Title Fight

June 1947

“How does that feel, Jimmy?” asked Jimmy’s trainer, Carlos, after finishing taping his hands.

“Good,” said Jimmy, stretching out his fingers and then making fists. “Yes, good.”

“Ready to lace up?”

“Yes – yes, I think so,” he said looking up at the wooden ceiling of the locker room as Carlos began lacing up his gloves. The roaring from the thousands of people gathered in the stadium above them made the single, grungy light bulb swing gently from the rusty chain it was attached to. “I wonder how many there are,” he said softly. “None of them are cheering for me.”

“Listen Jimmy, this is a title fight. All those people want to see is a great fight. And just think about how much money you’re going to make if you can go the distance with Ray.”

“No one’s ever gone the distance with Ray,” he said looking upwards, apprehensively, as the crowd roared again.

“Yeah, but you’re not ‘no one’, Jimmy. You have never been in better fighting form. You’re going to knock Ray right out of that goddamn ring tonight!”

“Carlos, you’ll never hear me say this ever again, I promise, but… but I’m scared… I’m really scared.”

“You’d be crazy not to be scared, Jimmy! Don’t forget, every act of courage comes out of fear. Listen to me – take that fear and harness it – convert it into pure rage and go out there and beat the living shit out of that guy.”

A head popped suddenly through the locker room door. “Just about time boys. The wife and kid are here to wish him luck.”

“He’s ready,” said Carlos. “Let them in.”

Jimmy’s wife, Cindy, and 7-year-old daughter, Emily, stepped through the door and approached him. Jimmy’s face lit up with a broad smile. “Hey Em!” he said, tousling her sandy brown hair. “How’s my champ?! Can you give us a second, Carlos?”

“Good,” said Emily quietly as Carlos left the locker room. “Daddy?”


“Are you scared?”

“Are you kidding?! I bet I knock that punk out in the first!” Turning to his wife, wearing the modest white dress she had been wearing the day he met her, her face a mask of anxiety between the long curls of jet-back hair, he sucked in his breath. “God you look beautiful, Cindy.”

“I wore it just for you. For luck. This is the last fight, isn’t it, Jimmy? You promised.”

“I promise, baby, this is the last one. And remember, if I can go the distance tonight, you’ll never EVER have to work in that place again.”

“Time to go, Jimmy!” said Carlos, bursting through the door.

“Okay,” said Jimmy. Hugging his wife and daughter he said: “See you after the fight!” As they walked away towards the door, Emily looked over her shoulder at him and blew him a kiss. He caught it in his glove and blew it back.


12th Round

Ray had him up against the ropes. His ribs were broken and he could barely lift his hands to block the blows. Both of his eyes were so swollen shut they were barely slits beneath his eyebrows. Blood trickled from both ears and his right cheek. The crowd heaved like a churning ocean and screamed in frenzied excitement as the blinding lights blazed down upon the smoky ring. Ray, exhausted himself, paused for a moment from the terrifying beating he was administering, breathing heavily. Jimmy waited, slumped against the ropes for the final barrage. There remained only 30 seconds left in the fight.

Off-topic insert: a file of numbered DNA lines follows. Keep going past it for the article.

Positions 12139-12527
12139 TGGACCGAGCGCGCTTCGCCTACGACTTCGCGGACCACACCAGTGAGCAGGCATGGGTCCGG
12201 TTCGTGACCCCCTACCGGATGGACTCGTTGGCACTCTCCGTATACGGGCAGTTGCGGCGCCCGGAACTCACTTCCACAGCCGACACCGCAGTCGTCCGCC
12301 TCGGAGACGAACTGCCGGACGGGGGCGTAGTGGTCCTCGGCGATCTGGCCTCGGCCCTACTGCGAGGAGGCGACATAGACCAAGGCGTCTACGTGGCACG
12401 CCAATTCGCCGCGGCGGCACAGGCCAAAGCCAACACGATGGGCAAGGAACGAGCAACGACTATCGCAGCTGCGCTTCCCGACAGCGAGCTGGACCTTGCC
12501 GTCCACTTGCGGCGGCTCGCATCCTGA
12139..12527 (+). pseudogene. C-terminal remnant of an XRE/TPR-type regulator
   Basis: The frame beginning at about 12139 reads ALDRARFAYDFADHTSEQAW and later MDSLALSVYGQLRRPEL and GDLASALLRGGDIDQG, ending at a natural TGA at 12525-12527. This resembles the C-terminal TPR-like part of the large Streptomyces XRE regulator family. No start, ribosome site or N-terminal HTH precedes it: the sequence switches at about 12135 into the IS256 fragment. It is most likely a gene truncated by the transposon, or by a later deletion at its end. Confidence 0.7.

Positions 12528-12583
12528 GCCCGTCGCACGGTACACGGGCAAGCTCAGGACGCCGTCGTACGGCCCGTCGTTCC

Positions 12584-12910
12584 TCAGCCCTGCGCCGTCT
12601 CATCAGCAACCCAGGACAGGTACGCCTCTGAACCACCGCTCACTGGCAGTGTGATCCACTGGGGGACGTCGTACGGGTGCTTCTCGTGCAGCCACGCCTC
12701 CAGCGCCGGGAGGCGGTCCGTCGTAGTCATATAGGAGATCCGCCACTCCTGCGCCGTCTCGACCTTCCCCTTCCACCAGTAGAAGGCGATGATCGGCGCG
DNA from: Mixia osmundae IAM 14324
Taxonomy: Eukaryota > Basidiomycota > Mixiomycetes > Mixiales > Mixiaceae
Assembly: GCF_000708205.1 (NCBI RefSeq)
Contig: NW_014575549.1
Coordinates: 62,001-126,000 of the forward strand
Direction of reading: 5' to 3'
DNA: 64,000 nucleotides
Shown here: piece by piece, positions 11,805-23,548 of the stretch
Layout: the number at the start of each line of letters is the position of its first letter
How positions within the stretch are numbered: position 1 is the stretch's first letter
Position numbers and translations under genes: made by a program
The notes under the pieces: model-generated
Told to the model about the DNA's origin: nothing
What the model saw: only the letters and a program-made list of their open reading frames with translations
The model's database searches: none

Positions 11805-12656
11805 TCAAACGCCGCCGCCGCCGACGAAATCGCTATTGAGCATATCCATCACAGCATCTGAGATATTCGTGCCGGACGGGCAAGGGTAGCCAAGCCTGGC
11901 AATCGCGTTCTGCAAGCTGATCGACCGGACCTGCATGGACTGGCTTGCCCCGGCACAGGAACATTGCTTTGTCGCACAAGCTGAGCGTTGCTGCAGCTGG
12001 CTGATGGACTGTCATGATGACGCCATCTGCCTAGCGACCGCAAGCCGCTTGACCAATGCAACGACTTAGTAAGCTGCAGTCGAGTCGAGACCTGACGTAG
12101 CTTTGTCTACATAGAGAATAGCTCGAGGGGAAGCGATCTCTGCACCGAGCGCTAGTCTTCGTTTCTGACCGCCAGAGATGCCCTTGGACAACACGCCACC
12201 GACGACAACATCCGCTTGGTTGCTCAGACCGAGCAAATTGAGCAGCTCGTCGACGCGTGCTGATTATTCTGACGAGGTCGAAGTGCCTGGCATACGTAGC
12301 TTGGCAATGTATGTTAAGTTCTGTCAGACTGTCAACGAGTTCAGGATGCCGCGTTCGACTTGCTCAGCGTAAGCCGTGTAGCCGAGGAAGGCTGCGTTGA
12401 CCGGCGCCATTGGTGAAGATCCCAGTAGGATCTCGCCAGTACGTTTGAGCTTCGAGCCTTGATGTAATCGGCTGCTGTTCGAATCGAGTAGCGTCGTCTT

The right upper cut caught him under the chin, snapping his head back. A left hook blasted the side of his face, further tearing the cut already there. I right hook opened up a gaping wound on his left temple that sent a jet of blood into the crowd. Another right to the middle of his face crushed what was left of his nose. Many in the crowd were now crying out in abject horror. The blows to the head came relentlessly and blood flowed freely down his buckling legs. Two fresh gashes opened up on his forehead and another on his left cheek. Ray paused one last time, gasping for air. And then it came, almost in slow motion, the fist though the mist of blood, sweat and cigarette smoke. Smashing him square on the side of the jaw, a plume of bits of broken teeth and ripped gums showered the ringside seats.

The last thing Jimmy heard as his rigid body fell towards the canvas, rushing up towards him like a slab of concrete, was the sound of the final bell.


11 years later – the conclusion of Emily’s Valedictorian speech at West Virginia High

“…and finally, I would like to dedicate this honor to my father. You see, my father never had a chance to stand where I am today. He had to drop out of school at the age of 12 to work and help support his family in the Depression. When he was drafted into the army he learned how to box and, as most of you know, turned pro. As most of you also know, he was killed in a title fight when I was still a little girl. He told me and my Mom that if he could go the distance in the fight, even if he lost, he would be able to buy us a house… my Mom wouldn’t have to work again… and… and he wouldn’t have to fight anymore. And he did it. He went the distance. For us. He sacrificed his own life for us – for his family – that’s all he ever cared about in his whole life. I love you, Daddy”.

In the audience, Cindy proudly sobbed, wearing her modest white dress.


About Requiem for the Damned

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